recursively iterated, and all the originating ASNs have been
       taken into account, the operator can then build a full prefix-
       list with all the prefixes originated in its AS-Cone.  This can
       be done by querying the RPKI validator software for all the
       networks originated by every ASN referenced in the AS-Cone.

4.  Recommendations for use of AS-Cones at Internet Exchange points

   When an operator is a member of an internet exchange point, it is
   recommended for it to create at least a Default policy.

   In case of a peering session with a route server, the operator could
   publish a policy pointing to the ASN of the route server.  A route



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   server operator, then, could build strict prefix filtering rules for
   all the participants, and offer it as a service to its members.

5.  Publication of AS-Cones as IRR objects

   AS-Cones are very similar to AS-Set RPSL Objects, so they could also
   be published in IRR Databases as AS-Set objects.  Every ASN contained
   in an AS-Cone, and all the AS-Cones referenced should be considered
   as member: attributes.  The naming convention for AS-Cones (ASX:AS-
   Cone) should be maintained, in order to keep consistency between the
   two databases.

6.  Security Considerations

   TBW

7.  IANA Considerations

   This memo includes no request to IANA.

8.  Contributors

   The following people contributed significantly to the content of the
   document: Greg Skinner.

9.  Acknowledgments

   The authors would like to thank ...

10.  References

10.1.  Normative References

   [RFC2119]  Bradner, S., "Key words for use in RFCs to Indicate
              Requirement Levels", BCP 14, RFC 2119,
              DOI 10.17487/RFC2119, March 1997,
              <https://www.rfc-editor.org/info/rfc2119>.

   [RFC4271]  Rekhter, Y., Ed., Li, T., Ed., and S. Hares, Ed., "A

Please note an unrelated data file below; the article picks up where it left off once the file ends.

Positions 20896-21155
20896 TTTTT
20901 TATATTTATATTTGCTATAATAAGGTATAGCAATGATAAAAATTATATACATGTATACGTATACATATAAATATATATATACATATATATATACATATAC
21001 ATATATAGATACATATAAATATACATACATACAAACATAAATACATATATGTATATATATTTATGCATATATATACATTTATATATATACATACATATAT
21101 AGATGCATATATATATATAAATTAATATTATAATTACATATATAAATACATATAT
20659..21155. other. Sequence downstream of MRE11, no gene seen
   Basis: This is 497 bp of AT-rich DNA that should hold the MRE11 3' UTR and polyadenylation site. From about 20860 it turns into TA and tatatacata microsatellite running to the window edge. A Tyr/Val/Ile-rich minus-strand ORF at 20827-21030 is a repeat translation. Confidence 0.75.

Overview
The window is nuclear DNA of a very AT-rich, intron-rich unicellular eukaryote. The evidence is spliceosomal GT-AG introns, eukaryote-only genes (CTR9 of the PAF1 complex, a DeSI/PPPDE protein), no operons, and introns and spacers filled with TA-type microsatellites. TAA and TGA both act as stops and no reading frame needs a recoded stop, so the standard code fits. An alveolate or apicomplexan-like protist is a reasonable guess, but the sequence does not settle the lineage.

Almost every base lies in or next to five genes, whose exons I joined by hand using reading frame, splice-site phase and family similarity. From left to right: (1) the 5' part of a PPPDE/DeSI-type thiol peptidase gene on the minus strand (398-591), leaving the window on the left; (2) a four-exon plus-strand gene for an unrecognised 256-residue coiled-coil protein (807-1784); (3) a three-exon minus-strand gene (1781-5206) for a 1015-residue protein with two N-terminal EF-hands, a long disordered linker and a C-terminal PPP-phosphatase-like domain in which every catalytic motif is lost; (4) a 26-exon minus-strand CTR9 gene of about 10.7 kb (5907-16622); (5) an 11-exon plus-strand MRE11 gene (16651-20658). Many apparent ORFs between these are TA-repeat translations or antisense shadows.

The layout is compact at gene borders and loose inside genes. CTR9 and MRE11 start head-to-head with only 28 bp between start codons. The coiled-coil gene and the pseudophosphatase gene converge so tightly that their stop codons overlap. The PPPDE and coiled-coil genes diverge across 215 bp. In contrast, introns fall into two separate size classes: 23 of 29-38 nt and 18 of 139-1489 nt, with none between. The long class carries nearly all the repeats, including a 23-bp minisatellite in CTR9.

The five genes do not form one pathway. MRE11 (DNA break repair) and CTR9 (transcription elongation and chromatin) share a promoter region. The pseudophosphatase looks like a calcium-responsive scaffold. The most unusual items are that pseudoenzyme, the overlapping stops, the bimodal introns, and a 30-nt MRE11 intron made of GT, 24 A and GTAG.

Border Gateway Protocol 4 (BGP-4)", RFC 4271,
              DOI 10.17487/RFC4271, January 2006,
              <https://www.rfc-editor.org/info/rfc4271>.

   [RFC8174]  Leiba, B., "Ambiguity of Uppercase vs Lowercase in RFC
              2119 Key Words", BCP 14, RFC 8174, DOI 10.17487/RFC8174,
              May 2017, <https://www.rfc-editor.org/info/rfc8174>.





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10.2.  Informative References

   [RFC2622]  Alaettinoglu, C., Villamizar, C., Gerich, E., Kessens, D.,
              Meyer, D., Bates, T., Karrenberg, D., and M. Terpstra,
              "Routing Policy Specification Language (RPSL)", RFC 2622,
              DOI 10.17487/RFC2622, June 1999,
              <https://www.rfc-editor.org/info/rfc2622>.

   [RFC6480]  Lepinski, M. and S. Kent, "An Infrastructure to Support
              Secure Internet Routing", RFC 6480, DOI 10.17487/RFC6480,
              February 2012, <https://www.rfc-editor.org/info/rfc6480>.

   [RFC6482]  Lepinski, M., Kent, S., and D. Kong, "A Profile for Route
              Origin Authorizations (ROAs)", RFC 6482,
              DOI 10.17487/RFC6482, February 2012,
              <https://www.rfc-editor.org/info/rfc6482>.

   [RFC6488]  Lepinski, M., Chi, A., and S. Kent, "Signed Object
              Template for the Resource Public Key Infrastructure
              (RPKI)", RFC 6488, DOI 10.17487/RFC6488, February 2012,
              <https://www.rfc-editor.org/info/rfc6488>.

Authors' Addresses

   Job Snijders
   NTT Communications
   Theodorus Majofskistraat 100
   Amsterdam  1065 SZ
   The Netherlands

   Email: job@ntt.net


   Massimiliano Stucchi
   RIPE NCC
   Stationsplein, 11
   Amsterdam  1012 AB
   The Netherlands

   Email: mstucchi@ripe.net